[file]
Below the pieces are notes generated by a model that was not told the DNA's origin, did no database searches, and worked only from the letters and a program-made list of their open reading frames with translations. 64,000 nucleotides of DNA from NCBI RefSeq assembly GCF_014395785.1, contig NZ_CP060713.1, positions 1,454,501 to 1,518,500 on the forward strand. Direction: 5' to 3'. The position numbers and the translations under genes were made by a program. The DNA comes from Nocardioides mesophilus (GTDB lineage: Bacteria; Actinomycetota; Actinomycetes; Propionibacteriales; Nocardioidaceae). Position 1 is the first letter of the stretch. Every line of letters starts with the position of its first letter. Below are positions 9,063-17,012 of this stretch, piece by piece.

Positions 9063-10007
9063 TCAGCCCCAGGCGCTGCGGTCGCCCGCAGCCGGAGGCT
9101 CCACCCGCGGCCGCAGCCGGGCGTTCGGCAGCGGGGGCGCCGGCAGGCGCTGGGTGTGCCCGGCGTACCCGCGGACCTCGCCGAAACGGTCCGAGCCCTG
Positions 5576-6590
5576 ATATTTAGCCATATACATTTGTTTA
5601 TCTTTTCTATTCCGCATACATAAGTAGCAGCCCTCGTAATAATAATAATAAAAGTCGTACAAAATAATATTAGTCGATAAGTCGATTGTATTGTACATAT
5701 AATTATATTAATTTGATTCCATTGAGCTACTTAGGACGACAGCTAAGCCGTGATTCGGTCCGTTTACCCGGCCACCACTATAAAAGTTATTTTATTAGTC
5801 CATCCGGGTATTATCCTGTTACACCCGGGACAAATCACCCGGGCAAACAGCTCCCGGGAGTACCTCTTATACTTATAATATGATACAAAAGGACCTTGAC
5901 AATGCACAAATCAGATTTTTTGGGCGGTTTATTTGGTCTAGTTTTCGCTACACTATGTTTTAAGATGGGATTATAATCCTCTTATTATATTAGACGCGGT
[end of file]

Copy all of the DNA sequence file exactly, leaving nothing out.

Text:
Below the pieces are notes generated by a model that was not told the DNA's origin, did no database searches, and worked only from the letters and a program-made list of their open reading frames with translations. 64,000 nucleotides of DNA from NCBI RefSeq assembly GCF_014395785.1, contig NZ_CP060713.1, positions 1,454,501 to 1,518,500 on the forward strand. Direction: 5' to 3'. The position numbers and the translations under genes were made by a program. The DNA comes from Nocardioides mesophilus (GTDB lineage: Bacteria; Actinomycetota; Actinomycetes; Propionibacteriales; Nocardioidaceae). Position 1 is the first letter of the stretch. Every line of letters starts with the position of its first letter. Below are positions 9,063-17,012 of this stretch, piece by piece.

Positions 9063-10007
9063 TCAGCCCCAGGCGCTGCGGTCGCCCGCAGCCGGAGGCT
9101 CCACCCGCGGCCGCAGCCGGGCGTTCGGCAGCGGGGGCGCCGGCAGGCGCTGGGTGTGCCCGGCGTACCCGCGGACCTCGCCGAAACGGTCCGAGCCCTG
Positions 5576-6590
5576 ATATTTAGCCATATACATTTGTTTA
5601 TCTTTTCTATTCCGCATACATAAGTAGCAGCCCTCGTAATAATAATAATAAAAGTCGTACAAAATAATATTAGTCGATAAGTCGATTGTATTGTACATAT
5701 AATTATATTAATTTGATTCCATTGAGCTACTTAGGACGACAGCTAAGCCGTGATTCGGTCCGTTTACCCGGCCACCACTATAAAAGTTATTTTATTAGTC
5801 CATCCGGGTATTATCCTGTTACACCCGGGACAAATCACCCGGGCAAACAGCTCCCGGGAGTACCTCTTATACTTATAATATGATACAAAAGGACCTTGAC
5901 AATGCACAAATCAGATTTTTTGGGCGGTTTATTTGGTCTAGTTTTCGCTACACTATGTTTTAAGATGGGATTATAATCCTCTTATTATATTAGACGCGGT